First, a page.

The internet being what it is, the essay was strip-mined for that one idea and very little attention was paid to where Solnit takes it next, she turns a personal account into the discussion of the same phenomenon on a global scale. Women who speak out and then find their testimony being downgraded or dismissed (the female FBI agent whose warnings about al-Qaeda were ignored; the women who need a male witness to corroborate their rape; the writers and politicians whose anger is read as “shrill” and “hysterical’), this may indeed be the most important conversation we need to have.

Don’t get me wrong, this opening essay is outstanding, and there are others which make this title well worth reading but perhaps just one essay, one subject at a time. Solnits writing meanders along, she makes stunning statements that stick with you but then goes on to contradict herself and somewhat condescend her audience. Her writing can be a little tedious If the subject matter has not grabbed your interest, but overall the essays are well written and well thought out.

Solnit is unflinchingly honest even when, especially when, it threatens the patricharcial narrative. Her writing is accessible, confrontational and deals with a wide variety of difficult subjects. The final essay “Pandora’s box and the volunteer police force” is the second essay that really stands out to me, its subject is hope. Solnit writes about the history of feminism, not that it is at a point where a full and frank history can be recorded but to show how much change has been facilitated in the effort to change something very old, something very ingrained, something that might indeed take a very long time to change.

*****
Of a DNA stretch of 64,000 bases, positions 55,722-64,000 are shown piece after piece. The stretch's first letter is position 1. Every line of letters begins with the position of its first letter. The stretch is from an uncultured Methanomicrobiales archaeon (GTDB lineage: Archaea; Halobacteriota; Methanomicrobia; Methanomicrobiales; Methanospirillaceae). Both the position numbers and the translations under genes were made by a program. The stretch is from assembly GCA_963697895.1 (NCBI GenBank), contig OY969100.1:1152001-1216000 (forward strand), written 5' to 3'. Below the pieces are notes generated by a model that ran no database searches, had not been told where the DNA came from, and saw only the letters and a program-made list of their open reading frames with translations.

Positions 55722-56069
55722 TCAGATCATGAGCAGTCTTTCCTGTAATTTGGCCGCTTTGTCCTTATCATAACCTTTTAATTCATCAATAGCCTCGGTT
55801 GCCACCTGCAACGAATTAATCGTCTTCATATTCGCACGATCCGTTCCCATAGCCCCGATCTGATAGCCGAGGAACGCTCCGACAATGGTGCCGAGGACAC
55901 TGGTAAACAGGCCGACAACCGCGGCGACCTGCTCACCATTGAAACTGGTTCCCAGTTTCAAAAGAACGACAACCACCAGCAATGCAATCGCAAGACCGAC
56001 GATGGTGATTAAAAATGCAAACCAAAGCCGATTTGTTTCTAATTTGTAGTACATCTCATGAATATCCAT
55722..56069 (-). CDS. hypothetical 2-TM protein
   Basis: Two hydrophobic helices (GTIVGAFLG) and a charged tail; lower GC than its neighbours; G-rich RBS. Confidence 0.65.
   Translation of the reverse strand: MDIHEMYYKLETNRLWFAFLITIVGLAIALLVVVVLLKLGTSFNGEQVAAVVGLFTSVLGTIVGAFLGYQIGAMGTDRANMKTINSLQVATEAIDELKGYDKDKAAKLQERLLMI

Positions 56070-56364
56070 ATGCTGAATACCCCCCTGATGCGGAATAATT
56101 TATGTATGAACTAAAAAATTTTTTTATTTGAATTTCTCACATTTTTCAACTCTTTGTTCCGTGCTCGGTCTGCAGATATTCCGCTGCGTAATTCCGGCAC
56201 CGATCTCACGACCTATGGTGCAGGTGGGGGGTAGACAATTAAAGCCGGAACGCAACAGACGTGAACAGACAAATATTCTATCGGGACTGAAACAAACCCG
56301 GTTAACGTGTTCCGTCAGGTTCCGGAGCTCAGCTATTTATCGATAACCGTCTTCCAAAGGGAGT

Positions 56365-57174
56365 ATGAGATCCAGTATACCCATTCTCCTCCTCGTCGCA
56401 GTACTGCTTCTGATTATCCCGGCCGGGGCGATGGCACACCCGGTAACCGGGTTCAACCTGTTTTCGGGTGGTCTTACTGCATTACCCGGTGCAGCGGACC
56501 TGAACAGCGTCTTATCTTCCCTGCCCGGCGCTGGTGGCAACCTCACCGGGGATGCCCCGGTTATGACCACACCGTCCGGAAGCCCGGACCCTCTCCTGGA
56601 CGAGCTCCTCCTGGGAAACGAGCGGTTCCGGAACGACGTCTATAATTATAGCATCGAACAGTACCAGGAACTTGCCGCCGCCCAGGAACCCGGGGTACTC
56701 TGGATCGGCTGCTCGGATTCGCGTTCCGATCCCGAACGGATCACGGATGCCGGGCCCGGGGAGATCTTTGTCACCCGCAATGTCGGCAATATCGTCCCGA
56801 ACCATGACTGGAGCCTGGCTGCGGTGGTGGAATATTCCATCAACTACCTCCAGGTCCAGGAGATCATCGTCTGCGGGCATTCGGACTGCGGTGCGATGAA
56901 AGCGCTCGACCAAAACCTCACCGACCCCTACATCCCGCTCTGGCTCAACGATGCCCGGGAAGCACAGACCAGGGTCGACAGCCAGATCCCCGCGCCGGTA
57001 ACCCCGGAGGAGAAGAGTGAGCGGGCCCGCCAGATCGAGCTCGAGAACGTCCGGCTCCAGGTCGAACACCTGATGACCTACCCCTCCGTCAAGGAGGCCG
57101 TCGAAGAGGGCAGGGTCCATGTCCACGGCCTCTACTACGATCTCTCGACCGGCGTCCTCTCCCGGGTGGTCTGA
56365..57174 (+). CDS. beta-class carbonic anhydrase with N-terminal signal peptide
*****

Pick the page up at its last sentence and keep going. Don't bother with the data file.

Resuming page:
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The beautiful in the ordinary

In Book Reviews,CannonballreadIX 2017,Fiction on June 25, 2017 by mrsdilemma Tagged: , , ,

In Sycamore, Bryn Chancellor writes of grief, of regrets, of love but most importantly of loss and the impact one mothers loss can have on an entire community.

One afternoon a new comer to town stumbles across what appears to be human remains in a desert ravine, over the next few days as the news makes it way round small town Sycamore, residents fear it may be missing teenager, Jess Winters, who vanished 18 years previously. Rumors swirl, stories are rekindled and recollections are shared.

The narrative flips back and forward between 1991 and 2009. As the story unfolds in snatches and snipets we learn more and more of the backstory of the differing townspeople; Each chapter is told from a different characters point of view and provides an alternative insight into their role, however large or small, in the disappearance of Jess Winters.

Chancellors writing is upbeat and fresh, while there are unusual changes in form and style throughout the work, they are devices that move the story along rather than faults.  The story as a whole is heartfelt, powerful and well told. There are individual stories within the bigger pictures and they are captivating within their own right – it makes sense that Chancellors previous writing has been short stories.